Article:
Leader Photo by Lee Pulaski Jessica Nead concentrates as she rehearses the “Avatar” orchestral suite Thursday morning at Shawano Community High School. This will be the 38th year that the school’s orchestra has performed its Golden Strings concert for the community.

There are two things you can count on when the Shawano Community High School orchestra puts on its fall concert — the students developed the theme, and there are strings attached.

The 38th annual Golden Strings concert will take place Nov. 3-4, and this year’s theme is “Media Overload.” The group’s seniors came up with the idea for the concert, which will showcase songs from popular video games and films.

“We chose the idea for this at the end of last year,” senior Connor Angeli said.

The first half of the show will be dedicated to video games such as “Starcraft,” “Minecraft,” “Advent Rising” and the classic “Tetris.” After intermission, the show shifts to film scores from “Pirates of the Caribbean,” “Lord of the Rings,” “Harry Potter” and more.


Knights making plans for Thanksgiving meal

The 40th annual free Thanksgiving Day meal hosted by the Knights of Columbus Msgr. Loerke Council No. 1922 will be held at the Clintonville Community Center, 30 S. Main St.

Anyone in the Clintonville area who does not have friends or family with which to share a Thanksgiving meal is invited to attend the event, which will start at 11:30 a.m.

Reservations are requested by Nov. 17 and can be made by calling Dick or Jeanne Writt at 715-823-6477. Late reservations and walk-in attendees are also welcome.

Reservations are also needed for carryout meals; anyone wishing to pick up a Thanksgiving meal is asked to wait until noon to do so.

The traditional meal will include roast turkey, baked ham, potatoes, stuffing, cranberries, two vegetables, coleslaw, bread, beverages and homemade pies. The meal is funded by proceeds from a Knights of Columbus raffle as well as various community donations.



Leader Photo by Greg Mellis Chef Tom Jonet’s Pilgrim Pumpkin Custard.

It is to fall, what the robin is to spring. The first sight of the bright orange “winter squash,” aka the pumpkin, is one of the unmistakable harbingers of autumn along with the changing colors of the leaves.

Pumpkin, from the Greek word pepon, meaning “large melon,” is believed to have originated in the ancient Americas. The oldest archaeological evidence found in Mexico was dated between 7000 and 5500 BC. The name evolved from the Greek pepon, to the French pompion and finally to the American interpretation, the pumpkin. Commonly referred to around the world as “winter squash,” there is actually no botanical or scientific meaning of the word pumpkin.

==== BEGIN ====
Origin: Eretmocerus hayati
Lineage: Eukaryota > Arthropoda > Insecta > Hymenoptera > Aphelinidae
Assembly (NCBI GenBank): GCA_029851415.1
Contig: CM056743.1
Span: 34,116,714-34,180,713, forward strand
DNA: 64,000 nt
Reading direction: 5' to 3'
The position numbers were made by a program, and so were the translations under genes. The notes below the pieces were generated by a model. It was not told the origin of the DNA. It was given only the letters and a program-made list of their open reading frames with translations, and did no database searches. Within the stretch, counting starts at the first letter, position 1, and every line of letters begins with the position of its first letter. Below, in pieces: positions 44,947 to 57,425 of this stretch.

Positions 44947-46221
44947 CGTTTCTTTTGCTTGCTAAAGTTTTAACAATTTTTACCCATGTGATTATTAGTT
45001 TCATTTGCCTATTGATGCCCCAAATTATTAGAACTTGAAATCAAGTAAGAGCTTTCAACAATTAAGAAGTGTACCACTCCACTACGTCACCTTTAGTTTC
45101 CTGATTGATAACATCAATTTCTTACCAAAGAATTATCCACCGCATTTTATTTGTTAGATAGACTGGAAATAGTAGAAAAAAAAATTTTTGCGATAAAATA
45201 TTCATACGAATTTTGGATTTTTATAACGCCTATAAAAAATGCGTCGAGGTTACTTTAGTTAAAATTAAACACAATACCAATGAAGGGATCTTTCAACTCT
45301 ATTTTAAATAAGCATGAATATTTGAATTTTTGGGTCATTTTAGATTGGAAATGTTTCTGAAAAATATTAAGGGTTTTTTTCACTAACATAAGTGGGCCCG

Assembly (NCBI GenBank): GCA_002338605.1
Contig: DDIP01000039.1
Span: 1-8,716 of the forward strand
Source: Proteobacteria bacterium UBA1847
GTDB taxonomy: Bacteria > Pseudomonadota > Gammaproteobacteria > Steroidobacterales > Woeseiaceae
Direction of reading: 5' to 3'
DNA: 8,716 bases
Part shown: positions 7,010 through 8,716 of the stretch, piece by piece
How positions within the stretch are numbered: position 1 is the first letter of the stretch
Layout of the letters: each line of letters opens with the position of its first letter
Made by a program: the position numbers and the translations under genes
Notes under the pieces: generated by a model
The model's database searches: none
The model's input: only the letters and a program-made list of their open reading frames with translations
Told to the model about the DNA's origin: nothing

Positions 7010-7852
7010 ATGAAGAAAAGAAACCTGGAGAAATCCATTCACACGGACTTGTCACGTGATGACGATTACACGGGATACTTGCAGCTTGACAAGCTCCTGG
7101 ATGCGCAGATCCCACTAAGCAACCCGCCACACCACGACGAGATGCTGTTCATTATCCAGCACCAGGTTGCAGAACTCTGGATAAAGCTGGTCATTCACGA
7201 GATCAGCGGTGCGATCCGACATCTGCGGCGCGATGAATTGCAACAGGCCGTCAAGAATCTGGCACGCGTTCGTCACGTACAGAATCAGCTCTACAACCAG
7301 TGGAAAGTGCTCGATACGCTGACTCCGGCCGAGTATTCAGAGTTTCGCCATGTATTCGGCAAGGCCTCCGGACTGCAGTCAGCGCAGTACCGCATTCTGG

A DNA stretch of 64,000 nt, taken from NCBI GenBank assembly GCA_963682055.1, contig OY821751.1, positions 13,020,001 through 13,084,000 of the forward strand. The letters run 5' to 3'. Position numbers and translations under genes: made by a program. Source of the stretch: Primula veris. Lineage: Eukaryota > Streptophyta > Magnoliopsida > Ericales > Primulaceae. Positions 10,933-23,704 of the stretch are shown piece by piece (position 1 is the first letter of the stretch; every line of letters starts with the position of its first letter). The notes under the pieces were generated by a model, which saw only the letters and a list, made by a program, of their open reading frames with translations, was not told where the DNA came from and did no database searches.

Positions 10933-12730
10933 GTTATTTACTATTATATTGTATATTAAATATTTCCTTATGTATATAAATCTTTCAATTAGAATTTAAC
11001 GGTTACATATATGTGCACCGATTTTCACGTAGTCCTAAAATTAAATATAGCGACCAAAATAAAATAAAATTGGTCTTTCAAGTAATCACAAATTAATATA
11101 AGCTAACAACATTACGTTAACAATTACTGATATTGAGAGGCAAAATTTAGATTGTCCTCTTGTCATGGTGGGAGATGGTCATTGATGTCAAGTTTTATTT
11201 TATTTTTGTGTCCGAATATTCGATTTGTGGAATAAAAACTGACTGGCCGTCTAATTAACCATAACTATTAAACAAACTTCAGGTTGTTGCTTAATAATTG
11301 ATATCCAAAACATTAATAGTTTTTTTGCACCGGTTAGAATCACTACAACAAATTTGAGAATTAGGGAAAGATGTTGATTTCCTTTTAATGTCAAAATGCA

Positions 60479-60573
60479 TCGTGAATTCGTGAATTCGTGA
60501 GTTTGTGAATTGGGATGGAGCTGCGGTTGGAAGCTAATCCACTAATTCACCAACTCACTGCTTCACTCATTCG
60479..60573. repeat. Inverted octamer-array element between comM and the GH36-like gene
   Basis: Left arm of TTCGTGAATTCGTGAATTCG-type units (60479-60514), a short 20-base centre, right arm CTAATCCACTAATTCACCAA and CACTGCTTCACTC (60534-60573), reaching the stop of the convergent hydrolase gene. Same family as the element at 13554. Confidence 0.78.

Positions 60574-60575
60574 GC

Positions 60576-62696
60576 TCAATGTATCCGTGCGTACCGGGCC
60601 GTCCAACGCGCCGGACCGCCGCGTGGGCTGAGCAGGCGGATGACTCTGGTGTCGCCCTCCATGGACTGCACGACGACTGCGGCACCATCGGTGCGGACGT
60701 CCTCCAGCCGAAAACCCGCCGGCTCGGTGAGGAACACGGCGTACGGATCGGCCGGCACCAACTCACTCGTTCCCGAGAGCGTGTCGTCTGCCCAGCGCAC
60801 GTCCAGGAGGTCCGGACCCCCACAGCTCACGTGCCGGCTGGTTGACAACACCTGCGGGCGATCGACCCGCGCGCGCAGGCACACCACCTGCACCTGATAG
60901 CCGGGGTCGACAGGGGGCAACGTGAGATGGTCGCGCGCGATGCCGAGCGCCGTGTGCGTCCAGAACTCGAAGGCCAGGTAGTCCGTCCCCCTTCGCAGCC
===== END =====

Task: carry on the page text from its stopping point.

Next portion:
Shawano Voices of Men hosting breakfast

The eighth annual Voices of Men Call to Action breakfast event, on Nov. 7, will focus on promoting healthy masculinity and creating a society free of domestic abuse and sexual assault.

The program is hosted by Fox Valley Voices of Men in Appleton, with two locations in Shawano – Shawano Community High School and ThedaCare Wolf River Room – where the public is invited to view this free event through live streaming. The program for the annual Call to Action runs from 8-9:30 a.m., with registration at 7:45 a.m.

The local livestreaming is sponsored by the Shawano Voices of Men Committee, an effort of Safe Haven Domestic Abuse and Sexual Assault Support Center. To register for the livestreaming locations, call Safe Haven at 715-526-3421.

Shawano Voices of Men, in collaboration with the Fox Valley chapter and Goodwill Industries of North Central Wisconsin, provides training and messaging for males of all ages to create a more respectful, safer world.


Fall’s treasure

Photo by Rob Zimmer Pine needles make as great a garden tool as fall leaves, great as a natural mulch to keep down weeds and retain moisture.

Photo by Rob Zimmer There are many wonderful uses for fall leaves in the yard and garden. Rather than simply raking them away, give some of these a try.

The leaves are tumbling from the glorious trees as autumn’s winds rush through our backyards and forests. As the colors begin to fade and the trees grow bare, put those treasured fallen beauties to good use in the home and garden.

There are many great ways to use fallen leaves in the yard and garden. Take advantage of these autumn treasures and discover new ways to enjoy the season.

Here are some great ways to use fall leaves that you might not have thought of.

Fun for children

Obviously, fall is a great time to be outdoors having fun in the backyard. Leaf piles, leaf houses and other backyard fun activities using fallen leaves create hours and hours of fun for children.

Feed your lawn